Tuesday, November 5, 2013

BLOGWriMo: My NaNoWriMo story

While browsing my old blog posts trying to discover what ideas I had already covered and weather or not I should keep going with my monthly blogging, I found this old post from last July.

In this post, I introduced a bunch of characters from a Sleeping Beauty retelling that I wrote. It's not a bad beginning, so perhaps I'll finish writing that story. Since I'm several words behind NaNoWriMo, I'm going to make it a short story instead of a full on novel, but I AM going to do it (and I'll post updates when I have them). One thing I need to figure out though is when do I think the original sleeping beauty story was set? Unless I change it to sleeping for 1000 years, my Mary is likely not going to be in the present day (which is why steam punk could be fun).

To get to the purpose of this blogging every day this month (live journal-ing, aka documenting my life) - today was Crystal's Birthday (she's a staff member in my scholars program) so Alec and I bought her a cake and sparking cider and surprised her which was SO MUCH FUN (Alec and I spent 45 minutes just wandering around Giant waiting for cake decoration and hanging out). And then I spent a good hour after class just hanging out with my best friend Christina (she was applying for jobs so I read her cover letter draft and we chatted about life in general). So I still have the big network security project hanging over my head (by the way, being a girl in CS, all my male classmates are more than willing to help out and it's awesome. I am gonna miss those guys when I graduate. We're not friends, exactly, but I see some of them everyday and we do have relationships built up) but overall today I picked friends over academics and it paid off. I might end up working late tonight, but that's OK by me.

Monday, November 4, 2013

BLOGWriMo: The Surface Pro commercial

Hopefully you've seen the commercial I'm about to discuss. Here's what happens in the commercial:
1. There's a scene on an airplane
2. There's a photo shoot scene
3. There's a camping sequence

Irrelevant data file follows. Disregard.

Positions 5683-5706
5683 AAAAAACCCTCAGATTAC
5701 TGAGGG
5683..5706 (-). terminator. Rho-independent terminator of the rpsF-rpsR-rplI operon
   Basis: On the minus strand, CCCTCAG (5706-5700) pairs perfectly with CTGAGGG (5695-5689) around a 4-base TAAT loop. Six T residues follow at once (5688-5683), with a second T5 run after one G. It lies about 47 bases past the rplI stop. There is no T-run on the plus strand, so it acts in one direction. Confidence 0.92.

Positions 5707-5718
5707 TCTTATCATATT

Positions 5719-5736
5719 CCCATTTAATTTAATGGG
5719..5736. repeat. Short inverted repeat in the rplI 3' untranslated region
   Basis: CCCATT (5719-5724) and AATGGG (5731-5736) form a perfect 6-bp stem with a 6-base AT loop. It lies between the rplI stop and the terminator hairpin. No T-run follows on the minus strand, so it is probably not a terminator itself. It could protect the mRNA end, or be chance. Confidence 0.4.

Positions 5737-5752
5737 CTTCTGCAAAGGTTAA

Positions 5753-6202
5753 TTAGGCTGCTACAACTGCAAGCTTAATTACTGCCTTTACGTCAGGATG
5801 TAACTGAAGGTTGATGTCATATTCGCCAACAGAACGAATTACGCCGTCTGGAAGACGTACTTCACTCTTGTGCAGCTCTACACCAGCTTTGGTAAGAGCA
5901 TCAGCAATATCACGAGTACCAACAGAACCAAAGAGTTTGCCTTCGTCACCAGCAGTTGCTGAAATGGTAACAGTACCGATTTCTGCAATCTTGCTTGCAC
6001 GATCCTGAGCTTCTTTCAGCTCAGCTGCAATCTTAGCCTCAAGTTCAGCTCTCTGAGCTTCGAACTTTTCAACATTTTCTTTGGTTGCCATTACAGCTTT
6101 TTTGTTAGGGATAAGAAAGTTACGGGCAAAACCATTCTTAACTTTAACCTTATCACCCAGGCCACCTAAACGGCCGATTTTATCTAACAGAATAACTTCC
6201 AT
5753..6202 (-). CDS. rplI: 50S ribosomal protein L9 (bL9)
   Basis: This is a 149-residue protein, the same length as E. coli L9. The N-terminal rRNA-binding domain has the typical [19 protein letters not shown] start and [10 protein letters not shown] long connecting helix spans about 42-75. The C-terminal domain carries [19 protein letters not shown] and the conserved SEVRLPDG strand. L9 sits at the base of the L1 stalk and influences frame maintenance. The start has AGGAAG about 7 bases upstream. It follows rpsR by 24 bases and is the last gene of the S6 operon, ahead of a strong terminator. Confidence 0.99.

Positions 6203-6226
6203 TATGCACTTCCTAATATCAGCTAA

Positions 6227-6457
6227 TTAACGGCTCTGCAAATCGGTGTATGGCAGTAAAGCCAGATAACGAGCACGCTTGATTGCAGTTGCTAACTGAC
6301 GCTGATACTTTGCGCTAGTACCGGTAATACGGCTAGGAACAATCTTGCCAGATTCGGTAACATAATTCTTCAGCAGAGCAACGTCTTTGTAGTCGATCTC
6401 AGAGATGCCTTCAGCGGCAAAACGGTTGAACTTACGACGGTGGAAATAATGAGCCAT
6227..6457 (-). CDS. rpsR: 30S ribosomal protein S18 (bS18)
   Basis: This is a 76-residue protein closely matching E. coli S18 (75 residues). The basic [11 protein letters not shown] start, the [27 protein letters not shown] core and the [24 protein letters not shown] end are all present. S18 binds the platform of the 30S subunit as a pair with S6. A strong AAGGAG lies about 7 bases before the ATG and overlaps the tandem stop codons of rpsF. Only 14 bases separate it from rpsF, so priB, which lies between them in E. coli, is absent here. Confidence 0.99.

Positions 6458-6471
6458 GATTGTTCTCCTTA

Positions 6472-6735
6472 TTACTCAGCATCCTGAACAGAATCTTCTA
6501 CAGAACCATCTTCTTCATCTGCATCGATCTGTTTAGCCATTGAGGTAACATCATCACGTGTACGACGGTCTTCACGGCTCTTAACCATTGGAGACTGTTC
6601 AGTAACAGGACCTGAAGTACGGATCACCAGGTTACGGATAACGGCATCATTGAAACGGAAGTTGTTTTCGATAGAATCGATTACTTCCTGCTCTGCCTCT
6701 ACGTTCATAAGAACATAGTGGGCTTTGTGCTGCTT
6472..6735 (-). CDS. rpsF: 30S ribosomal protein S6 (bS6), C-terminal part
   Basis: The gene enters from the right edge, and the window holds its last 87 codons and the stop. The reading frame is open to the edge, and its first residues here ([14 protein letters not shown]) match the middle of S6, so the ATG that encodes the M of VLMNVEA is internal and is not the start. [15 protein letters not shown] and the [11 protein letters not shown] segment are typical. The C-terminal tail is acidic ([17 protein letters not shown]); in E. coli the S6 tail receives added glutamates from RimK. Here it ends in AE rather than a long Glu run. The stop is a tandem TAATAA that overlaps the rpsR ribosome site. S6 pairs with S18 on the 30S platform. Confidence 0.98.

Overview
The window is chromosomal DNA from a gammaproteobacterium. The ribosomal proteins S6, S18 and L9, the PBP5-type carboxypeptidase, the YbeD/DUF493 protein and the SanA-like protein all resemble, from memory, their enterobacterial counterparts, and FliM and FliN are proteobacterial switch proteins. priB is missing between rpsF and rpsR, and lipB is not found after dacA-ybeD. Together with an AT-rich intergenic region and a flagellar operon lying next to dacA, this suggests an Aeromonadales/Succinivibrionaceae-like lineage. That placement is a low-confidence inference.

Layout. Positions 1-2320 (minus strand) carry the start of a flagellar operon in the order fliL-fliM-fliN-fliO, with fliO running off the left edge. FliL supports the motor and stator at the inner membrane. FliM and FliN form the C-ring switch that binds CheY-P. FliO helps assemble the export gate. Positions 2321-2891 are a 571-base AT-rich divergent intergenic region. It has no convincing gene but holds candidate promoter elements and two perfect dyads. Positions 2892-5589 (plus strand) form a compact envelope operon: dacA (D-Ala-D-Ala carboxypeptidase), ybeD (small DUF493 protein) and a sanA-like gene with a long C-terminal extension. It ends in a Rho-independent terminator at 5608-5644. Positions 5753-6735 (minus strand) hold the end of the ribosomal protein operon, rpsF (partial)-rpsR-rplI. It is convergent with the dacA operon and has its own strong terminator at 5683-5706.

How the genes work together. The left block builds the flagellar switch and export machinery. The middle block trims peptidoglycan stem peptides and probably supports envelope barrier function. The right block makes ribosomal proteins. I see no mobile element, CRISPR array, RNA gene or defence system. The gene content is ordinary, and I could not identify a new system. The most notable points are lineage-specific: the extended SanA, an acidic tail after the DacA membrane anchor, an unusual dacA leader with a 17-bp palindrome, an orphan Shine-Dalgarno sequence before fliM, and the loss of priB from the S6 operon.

I hope you recognize it. I can't seem to find it on YouTube. But I alternately love, hate, and get confused by this commercial, and I wanted to explain why.

So, the first scene is some kind of business woman on a flight, opening her tablet to get some work done. A cute little girl looks over the seat at the tablet, the lady looks up, smiles, and turns her tablet (with her work on it) so that the little girl can see.

Why I love it: first, it depicts a working woman who's successful. Not enough of those in the world. Second, it shows her sharing her knowledge with a littler girl, inspiring her. I absolutely am in favor of that.

Second scene is some kind of modeling shoot. They're talking photos of a stunning brunette, and a guy loads the photos on to his tablet and starts drawing on the model.

Why I hate it: We have a lot of beauty issues in this day and age. This guy feeling the need to draw on and edit the already stunning model? Not helping.

Third scene is a woman in the wilderness, camping in the dark. She uses the tablet to open a stargazing app.

Why I get confused: What's the point of going to the wilderness if you're taking technology with you? And while I'm all for women in the wilderness, I'm a little concerned about her safety, being all alone.

Overall, this commercial doesn't make me excited about the surface Pro.

BLOGWriMo - Failing at blogging

So. Today is the fourth. And that means I didn't blog yesterday. So I missed the goal of writing on my blog everyday this month. Which...I don't know, might mean I don't even try to keep going? I'm much less motivated now. I did write yesterday, but I wrote two articles for The Retriever Weekly, not blog-worthy stuff (it was 1000+ words though!). So maybe I won't discount myself just yet. We'll see. Maybe I just use blogging as an excuse to not do homework?

Now, what homework might I be avoiding? Well, we have a project in Network Security that is rather vague. I understand the purpose of the vagueness is to get us to explore, experiment, and ultimately learn, I think it's tough that this exploration has to occur in an out-of-class assignment. I'd much rather the exploration be in a lab, or some place that we can ask for assistance, rather than getting caught in frustrations working all alone. Especially as a teaching aide myself, I have lots of opinions about educational pedagogy and this is not something I find at all helpful. However, this is a graduate level course, and the open-ended nature is, I think, defined by my level of expertise and education. If only I were still a freshman.

Well anyways I am going to go do my assignment instead of ignoring it and I will definitely not be hitting 50K words this month so you may or may not hear from me tomorrow.

Saturday, November 2, 2013